project management of this critical infrastructure project has failed tremendously. Luckily enough the flaws were detected prior to opening, not as with the case of the Delhi Metro Airport Express that went into operation before noticing cracks on the elevated pillars and cave-in dangers on the tunnels. Please take a minute to read up on these two projects, the background stories, the fights that are being put forward in press, court and cross-company-claims and the personal biographies of project managers, major stakeholders and other individuals involved. Apply the lessons you draft in your head on your daily work and ensure that such things do not happen again!
Photo taken above is taken from a Lufthansa Airbus at Delhi Airport, India.
As the Railway Gazette reports, CSR Zhuhou won a South African contract for the supply and delivery for electric freight locomotives.
The Transnet contract includes local production requirements, with the first locomotives to have 60% South African content.
What is interesting about this contract is that it is one of the first times that I hear that a Chinese company has to adhere to ‘local content’ requirements in another country. I.e. what foreign multi-national companies such as Siemens, Bombadier and Alstom had experienced in China, now becomes reality for Chinese companies. It will be exciting to see the future of this development… especially as it will have to be Chinese technology that is being exported to South Africa. China might get up caught in the same loop that foreign companies complained about when entering the Chinese markt: loss of knowhow in order to build up local competitors that later (anticipatedly) will turn to the world market (as happened in this case)…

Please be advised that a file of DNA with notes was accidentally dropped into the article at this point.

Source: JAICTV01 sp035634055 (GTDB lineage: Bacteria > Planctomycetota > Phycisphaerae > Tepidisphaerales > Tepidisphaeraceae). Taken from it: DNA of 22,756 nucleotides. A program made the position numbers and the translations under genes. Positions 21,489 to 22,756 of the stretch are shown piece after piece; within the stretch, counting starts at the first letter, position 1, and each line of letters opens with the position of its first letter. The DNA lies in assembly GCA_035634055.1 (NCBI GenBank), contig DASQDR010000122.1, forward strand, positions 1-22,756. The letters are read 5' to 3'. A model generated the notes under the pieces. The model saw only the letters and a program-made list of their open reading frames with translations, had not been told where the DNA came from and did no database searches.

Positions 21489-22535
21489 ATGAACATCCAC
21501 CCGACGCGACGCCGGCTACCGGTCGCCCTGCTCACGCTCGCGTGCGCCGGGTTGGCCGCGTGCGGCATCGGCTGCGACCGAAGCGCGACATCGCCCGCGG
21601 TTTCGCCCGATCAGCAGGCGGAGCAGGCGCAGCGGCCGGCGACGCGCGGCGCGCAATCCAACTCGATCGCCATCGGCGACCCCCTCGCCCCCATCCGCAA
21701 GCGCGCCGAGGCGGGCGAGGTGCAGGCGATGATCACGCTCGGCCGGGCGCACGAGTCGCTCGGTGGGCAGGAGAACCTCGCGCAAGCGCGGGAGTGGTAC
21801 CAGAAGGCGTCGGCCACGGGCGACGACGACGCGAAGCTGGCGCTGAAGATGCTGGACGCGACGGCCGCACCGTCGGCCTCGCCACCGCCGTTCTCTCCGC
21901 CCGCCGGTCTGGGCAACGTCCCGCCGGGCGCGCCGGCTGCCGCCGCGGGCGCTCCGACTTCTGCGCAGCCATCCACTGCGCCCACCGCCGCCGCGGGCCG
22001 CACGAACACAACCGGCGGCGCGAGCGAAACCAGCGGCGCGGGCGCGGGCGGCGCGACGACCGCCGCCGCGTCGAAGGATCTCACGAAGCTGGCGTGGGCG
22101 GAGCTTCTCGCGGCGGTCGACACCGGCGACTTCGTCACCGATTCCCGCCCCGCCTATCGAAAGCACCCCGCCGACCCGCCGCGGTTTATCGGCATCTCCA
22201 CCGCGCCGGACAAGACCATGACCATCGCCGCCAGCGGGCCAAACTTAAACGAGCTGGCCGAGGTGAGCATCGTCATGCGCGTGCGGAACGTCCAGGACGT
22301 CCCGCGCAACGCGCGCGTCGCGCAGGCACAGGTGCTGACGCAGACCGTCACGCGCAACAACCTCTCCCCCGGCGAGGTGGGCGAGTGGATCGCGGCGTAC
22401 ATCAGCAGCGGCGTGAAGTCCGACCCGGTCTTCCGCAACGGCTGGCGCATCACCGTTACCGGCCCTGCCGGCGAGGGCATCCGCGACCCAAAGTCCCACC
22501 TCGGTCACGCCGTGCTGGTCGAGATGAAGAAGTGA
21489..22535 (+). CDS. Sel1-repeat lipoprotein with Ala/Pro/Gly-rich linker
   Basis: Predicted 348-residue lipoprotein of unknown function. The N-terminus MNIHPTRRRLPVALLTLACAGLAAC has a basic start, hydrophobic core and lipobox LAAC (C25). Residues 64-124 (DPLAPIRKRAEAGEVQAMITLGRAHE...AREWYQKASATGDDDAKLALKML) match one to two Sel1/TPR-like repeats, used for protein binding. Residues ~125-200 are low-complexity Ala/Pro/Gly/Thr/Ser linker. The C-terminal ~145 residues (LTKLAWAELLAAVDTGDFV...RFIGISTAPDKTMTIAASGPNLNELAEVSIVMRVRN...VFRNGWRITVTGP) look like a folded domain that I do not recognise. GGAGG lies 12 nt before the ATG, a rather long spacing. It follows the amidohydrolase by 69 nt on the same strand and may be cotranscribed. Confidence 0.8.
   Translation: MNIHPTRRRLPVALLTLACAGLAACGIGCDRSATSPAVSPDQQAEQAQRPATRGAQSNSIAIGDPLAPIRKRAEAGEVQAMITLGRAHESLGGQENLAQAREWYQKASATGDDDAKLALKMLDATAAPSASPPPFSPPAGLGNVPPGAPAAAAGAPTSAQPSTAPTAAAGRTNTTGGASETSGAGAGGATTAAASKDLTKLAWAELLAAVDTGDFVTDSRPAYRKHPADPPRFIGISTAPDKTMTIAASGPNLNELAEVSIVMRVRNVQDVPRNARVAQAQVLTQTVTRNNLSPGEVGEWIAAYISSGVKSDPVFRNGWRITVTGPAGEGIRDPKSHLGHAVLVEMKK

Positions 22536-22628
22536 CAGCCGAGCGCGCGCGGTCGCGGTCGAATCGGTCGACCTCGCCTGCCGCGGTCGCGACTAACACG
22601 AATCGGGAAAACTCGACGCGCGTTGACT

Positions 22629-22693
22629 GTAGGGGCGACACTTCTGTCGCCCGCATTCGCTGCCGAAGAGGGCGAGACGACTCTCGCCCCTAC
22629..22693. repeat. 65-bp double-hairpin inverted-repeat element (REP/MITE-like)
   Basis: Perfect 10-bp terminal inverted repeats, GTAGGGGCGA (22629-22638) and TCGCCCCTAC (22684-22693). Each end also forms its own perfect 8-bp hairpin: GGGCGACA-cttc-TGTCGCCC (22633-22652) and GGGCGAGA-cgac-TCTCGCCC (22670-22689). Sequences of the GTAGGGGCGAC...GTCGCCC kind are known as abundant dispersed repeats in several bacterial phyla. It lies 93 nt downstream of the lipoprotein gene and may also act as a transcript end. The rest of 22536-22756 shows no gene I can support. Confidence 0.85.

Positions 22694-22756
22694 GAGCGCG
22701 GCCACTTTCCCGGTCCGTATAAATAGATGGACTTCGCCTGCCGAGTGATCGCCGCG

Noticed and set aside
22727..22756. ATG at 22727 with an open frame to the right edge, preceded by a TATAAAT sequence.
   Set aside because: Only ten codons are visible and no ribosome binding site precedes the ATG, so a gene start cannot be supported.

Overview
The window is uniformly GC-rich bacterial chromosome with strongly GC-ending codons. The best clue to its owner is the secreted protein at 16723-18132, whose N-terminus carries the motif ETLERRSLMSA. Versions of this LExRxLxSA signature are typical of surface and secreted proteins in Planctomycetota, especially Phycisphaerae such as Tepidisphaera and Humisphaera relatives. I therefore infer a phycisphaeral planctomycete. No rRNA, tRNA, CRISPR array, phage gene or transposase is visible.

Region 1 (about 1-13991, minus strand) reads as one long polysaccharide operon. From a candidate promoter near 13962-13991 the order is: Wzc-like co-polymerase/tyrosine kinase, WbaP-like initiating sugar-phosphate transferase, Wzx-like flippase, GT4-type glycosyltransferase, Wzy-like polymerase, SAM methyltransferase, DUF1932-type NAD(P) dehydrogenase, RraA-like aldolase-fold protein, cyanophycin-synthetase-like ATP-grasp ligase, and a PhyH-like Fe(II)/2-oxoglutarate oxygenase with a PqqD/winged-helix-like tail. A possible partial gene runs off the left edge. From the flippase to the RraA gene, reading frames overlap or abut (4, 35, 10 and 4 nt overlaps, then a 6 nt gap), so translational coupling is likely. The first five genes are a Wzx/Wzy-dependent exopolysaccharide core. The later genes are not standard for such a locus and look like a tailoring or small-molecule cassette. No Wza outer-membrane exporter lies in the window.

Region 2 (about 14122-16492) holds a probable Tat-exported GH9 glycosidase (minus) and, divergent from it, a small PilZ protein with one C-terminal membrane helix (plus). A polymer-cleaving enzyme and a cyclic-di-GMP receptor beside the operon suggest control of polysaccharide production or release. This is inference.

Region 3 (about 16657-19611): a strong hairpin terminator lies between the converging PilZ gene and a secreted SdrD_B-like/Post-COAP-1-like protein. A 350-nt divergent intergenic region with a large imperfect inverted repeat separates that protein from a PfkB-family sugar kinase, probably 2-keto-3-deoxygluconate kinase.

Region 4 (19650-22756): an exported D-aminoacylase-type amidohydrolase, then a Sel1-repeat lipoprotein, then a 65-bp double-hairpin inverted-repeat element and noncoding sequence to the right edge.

The ‘local content’ requirement stands for transfer of technology as it requires the contractor to produce a part of the product (or the whole of it) in the country of sale, e.g. in China or as in the case of the electric locomotive contract, in South Africa. As mentioned above 60% of each locomotive has to be produced in South Africa, yet nothing is said on how these 60% are being measured. One way is that the total cost of each locomotive is taken and the parts procured in South Africa would have to be 60%, e.g. engine, wheels, car body or parts of it. Another way could be that 60% of the value add of each locomotive would have to be created in South Africa, i.e. more than just the mere parts but also including assembly or possibly production. Whereas the first version is a purely procurement-related excercise, especially the second interpretation of this clause can cause trouble as it takes away a major part of the Chinese production factor.
What an interesting world we live in…
PS: Above photo was taken by me in Zhuzhou, way back in 2005…
Another shot of night time Macau.
The Altira Casino and Hotel is visible on the right of the photo with the light beam on top of the building.
To the left, at the far end of the horizon: Parts of Macau island.
Please note that I have activated the “License this photo via Getty Images” on all my Flickr photos. If you require any of my photos for private or commercial purposes, please request a license via Getty Images using that link on the right side of the photo.
A view on Macau and its famous Casinos …